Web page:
I recently went to the theater, vaxxed and masked, and saw two productions which couldn’t have been more diametrically opposed. One was an honest, affecting, reality-based memoir that shed light on one of the most crucial and challenging issues of our times. The other was a repackaged bundle of cliched claptrap, an embarrassment in motion. I’ll start at the top and work my way down.
MR. PARENT is a world premiere now playing at The Lyric Stage and it is a MUST SEE–crucial viewing. This one-man show stars Maurice Emmanuel Parent as himself in his real life role as a teacher in an urban public school system by day, actor in Boston area theaters by night. I am very familiar with Mr. Parent’s remarkable work on stage but had no idea he moonlighted as a teacher for five years– and my awe and respect for this performer has multiplied exponentially. I was once a HS English teacher and I promise you, it is the hardest, most challenging work I have ever tried to do, emphasis on “tried.” Mr. Parent’s honesty about just how hard it is really hit home.
Written by acclaimed playwright/teacher/actor Melinda Lopez, MR. PARENT capitalizes on Parent’s talents as an actor: his charisma and comic timing — his absurdly real anecdotes from the classroom are hilarious; deft impersonations– he conjures an array of students in seconds with a mannerism, a turn of phrase, just the right intonation. But its Parent’s vulnerability, his rooting himself in the present moment, the truth telling onstage which distinguishes the best actors; that’s what gripped me here and must have gripped his students too.
What we learn about the public school system remains devastating. Shocking statistics charting gross inequities and miserably underserved schools tumble out in between anecdotes both painful and funny. One incident about a teacher overheard screaming and threatening to hammer her students’ heads if they didn’t behave, was played for laughs and sympathy; overwhelmed by the yawning chasm of need before her, this teacher had clearly blown a fuse. Many of these students arrive each day frustrated and starving– for a meal, safety, guidance, an outlet– any path forward through a thicket of want. What’s to be done? That’s on all of us.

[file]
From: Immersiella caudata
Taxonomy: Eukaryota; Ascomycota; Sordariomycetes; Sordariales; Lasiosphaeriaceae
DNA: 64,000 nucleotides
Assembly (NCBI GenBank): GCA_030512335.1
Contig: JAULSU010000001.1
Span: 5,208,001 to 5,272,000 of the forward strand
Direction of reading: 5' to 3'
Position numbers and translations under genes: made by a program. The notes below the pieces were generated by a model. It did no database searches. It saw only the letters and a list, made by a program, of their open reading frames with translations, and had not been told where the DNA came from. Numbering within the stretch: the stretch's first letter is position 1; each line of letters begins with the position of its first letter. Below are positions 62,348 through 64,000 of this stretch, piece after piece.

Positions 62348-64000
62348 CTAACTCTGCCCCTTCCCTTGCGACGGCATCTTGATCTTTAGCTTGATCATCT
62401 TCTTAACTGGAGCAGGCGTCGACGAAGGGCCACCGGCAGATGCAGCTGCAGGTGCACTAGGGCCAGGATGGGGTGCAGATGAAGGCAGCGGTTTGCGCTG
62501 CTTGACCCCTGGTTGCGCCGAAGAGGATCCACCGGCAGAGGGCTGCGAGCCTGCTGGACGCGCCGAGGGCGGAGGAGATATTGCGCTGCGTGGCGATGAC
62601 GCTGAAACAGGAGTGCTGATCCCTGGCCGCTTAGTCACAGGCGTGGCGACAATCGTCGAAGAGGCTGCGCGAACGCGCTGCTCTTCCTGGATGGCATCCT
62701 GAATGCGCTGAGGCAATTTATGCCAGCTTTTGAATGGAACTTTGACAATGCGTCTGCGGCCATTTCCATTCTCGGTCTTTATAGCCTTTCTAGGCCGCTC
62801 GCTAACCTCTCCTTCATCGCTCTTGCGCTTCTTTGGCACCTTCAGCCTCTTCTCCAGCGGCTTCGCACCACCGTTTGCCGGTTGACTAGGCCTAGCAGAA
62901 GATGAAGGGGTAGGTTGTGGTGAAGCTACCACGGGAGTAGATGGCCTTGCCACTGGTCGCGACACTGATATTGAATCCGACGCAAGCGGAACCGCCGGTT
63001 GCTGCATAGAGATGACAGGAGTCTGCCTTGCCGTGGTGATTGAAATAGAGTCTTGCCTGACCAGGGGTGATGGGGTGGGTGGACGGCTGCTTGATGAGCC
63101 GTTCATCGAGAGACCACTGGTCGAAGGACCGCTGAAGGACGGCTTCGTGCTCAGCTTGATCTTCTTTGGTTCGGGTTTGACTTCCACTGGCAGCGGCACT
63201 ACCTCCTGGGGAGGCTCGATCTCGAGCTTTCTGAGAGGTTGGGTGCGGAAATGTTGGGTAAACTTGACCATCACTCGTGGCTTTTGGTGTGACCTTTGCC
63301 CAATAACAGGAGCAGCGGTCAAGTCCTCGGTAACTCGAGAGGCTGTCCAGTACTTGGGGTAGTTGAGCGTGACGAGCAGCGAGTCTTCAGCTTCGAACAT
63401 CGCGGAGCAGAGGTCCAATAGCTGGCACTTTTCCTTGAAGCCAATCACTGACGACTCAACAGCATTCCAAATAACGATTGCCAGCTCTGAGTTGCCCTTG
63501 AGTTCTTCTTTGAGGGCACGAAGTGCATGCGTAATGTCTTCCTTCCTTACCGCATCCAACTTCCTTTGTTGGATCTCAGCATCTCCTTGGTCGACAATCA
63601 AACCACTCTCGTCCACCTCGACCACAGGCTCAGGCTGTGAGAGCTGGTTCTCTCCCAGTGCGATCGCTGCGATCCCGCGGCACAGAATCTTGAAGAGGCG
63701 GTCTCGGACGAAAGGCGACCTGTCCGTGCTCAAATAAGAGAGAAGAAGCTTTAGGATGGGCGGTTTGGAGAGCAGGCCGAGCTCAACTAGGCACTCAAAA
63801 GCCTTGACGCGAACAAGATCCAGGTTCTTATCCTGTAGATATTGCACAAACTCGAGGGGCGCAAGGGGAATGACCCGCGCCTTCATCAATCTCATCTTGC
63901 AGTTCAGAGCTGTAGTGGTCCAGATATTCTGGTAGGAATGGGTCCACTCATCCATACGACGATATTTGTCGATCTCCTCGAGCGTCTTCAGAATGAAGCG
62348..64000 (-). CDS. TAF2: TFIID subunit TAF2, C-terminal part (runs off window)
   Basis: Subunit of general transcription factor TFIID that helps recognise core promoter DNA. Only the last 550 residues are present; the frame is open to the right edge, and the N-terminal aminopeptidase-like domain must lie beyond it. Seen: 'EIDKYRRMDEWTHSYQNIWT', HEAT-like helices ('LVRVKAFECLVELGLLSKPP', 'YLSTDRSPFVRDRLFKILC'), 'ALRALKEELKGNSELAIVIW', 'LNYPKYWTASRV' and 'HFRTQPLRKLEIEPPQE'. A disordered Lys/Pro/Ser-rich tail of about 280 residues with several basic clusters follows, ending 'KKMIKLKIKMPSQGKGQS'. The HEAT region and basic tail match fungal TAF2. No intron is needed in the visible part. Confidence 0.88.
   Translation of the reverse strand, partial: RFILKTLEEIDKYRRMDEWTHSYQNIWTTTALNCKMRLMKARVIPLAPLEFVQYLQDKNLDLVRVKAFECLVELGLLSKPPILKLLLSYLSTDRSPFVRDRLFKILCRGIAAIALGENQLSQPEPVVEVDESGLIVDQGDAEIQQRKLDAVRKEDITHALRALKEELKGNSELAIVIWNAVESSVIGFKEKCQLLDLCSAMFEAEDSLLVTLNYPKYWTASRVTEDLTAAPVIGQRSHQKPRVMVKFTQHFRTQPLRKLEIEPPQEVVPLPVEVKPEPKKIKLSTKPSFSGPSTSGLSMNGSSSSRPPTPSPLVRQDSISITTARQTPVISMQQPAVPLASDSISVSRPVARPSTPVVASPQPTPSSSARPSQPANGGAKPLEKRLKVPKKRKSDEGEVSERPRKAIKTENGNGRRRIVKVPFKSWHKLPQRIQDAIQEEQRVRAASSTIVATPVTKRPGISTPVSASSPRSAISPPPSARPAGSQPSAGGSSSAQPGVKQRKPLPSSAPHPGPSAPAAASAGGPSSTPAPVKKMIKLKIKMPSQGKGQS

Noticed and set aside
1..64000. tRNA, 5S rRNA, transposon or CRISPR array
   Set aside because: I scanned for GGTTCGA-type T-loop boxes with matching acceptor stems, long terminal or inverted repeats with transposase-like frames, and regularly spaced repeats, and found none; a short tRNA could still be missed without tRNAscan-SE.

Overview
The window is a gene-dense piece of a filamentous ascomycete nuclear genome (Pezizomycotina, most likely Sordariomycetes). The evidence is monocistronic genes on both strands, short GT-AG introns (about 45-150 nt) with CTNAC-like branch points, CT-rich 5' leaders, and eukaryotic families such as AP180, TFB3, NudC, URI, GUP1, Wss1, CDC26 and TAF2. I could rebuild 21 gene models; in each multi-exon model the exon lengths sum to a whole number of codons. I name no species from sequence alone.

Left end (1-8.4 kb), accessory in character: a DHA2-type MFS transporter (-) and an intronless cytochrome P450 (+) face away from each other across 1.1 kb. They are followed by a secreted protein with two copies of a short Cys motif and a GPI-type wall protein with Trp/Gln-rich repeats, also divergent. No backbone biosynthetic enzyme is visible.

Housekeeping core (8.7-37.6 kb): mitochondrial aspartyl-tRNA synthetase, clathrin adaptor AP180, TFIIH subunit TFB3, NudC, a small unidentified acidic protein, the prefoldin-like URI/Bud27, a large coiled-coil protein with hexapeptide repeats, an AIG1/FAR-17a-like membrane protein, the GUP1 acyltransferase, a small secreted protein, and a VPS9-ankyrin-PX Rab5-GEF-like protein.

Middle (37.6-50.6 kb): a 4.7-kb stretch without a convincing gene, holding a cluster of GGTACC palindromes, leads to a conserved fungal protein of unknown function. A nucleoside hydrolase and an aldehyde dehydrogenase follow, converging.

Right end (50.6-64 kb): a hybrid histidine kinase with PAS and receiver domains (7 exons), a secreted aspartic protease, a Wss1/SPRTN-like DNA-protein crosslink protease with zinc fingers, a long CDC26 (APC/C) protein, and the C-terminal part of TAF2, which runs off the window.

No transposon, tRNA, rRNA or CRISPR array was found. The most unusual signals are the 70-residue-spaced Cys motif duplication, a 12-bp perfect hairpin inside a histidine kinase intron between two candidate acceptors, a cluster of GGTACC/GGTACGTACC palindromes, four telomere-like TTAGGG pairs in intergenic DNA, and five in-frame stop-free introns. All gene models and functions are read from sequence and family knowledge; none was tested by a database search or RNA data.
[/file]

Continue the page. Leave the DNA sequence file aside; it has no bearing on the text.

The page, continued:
Mr. Parent has already stepped up, did his best in the classroom, and continues to share his wisdom onstage. There were moments in the piece when I couldn’t tell if the actor was on or off script– ironically very much to the point– and my heart caught in my throat when by the end, he became visibly distressed– at the inequities before him, at his own struggle to keep teaching, at his continued striving to make even the slightest dent in this mountain of dysfunction without wearing himself down. His guilt around leaving teaching was palpable and made me want to rush the stage and wrap Mr. Parent’s own last words around him. In the show’s closing moments, Mr. Parent vowed that the next time he ran into one of his former students now a tattoo artist–he would ask for a tattoo. Not necessary I thought– they’re already under his skin. And mine too. Thank you for this living memory of a show, Mr. Parent. You are aptly named.
MUST SEE “MR. PARENT” through February 6 at Lyric Stage Company.
As for PRETTY WOMAN: The Musical a staged version of the 1990 hit movie presented by Broadway in Boston at the Opera House? Without Julia Roberts gamine charm, Richard Gere’s sex appeal, their chemistry, and the emotional beats provided by director Garry Marshall in this fairy tale about a prostitute who finds her prince charming in a wealthy piano-playing businessman while turning tricks on Hollywood Blvd– this transplant doesn’t survive the operation, which was tricky to begin with.
Here Olivia Valli (Frankie’s granddaughter) opposite Adam Pascal (the original Roger in RENT!) in the leads are mismatched vocally and every other way, wading through generic songs and perfunctory choreography which subtract rather than add. The best parts were the vocal snippets at “the opera” within the soap opera, and Kyle Taylor Parker popping up in multiple roles, but nothing could revive a show dead on arrival. Through January 30 at the Citizens bank Opera House.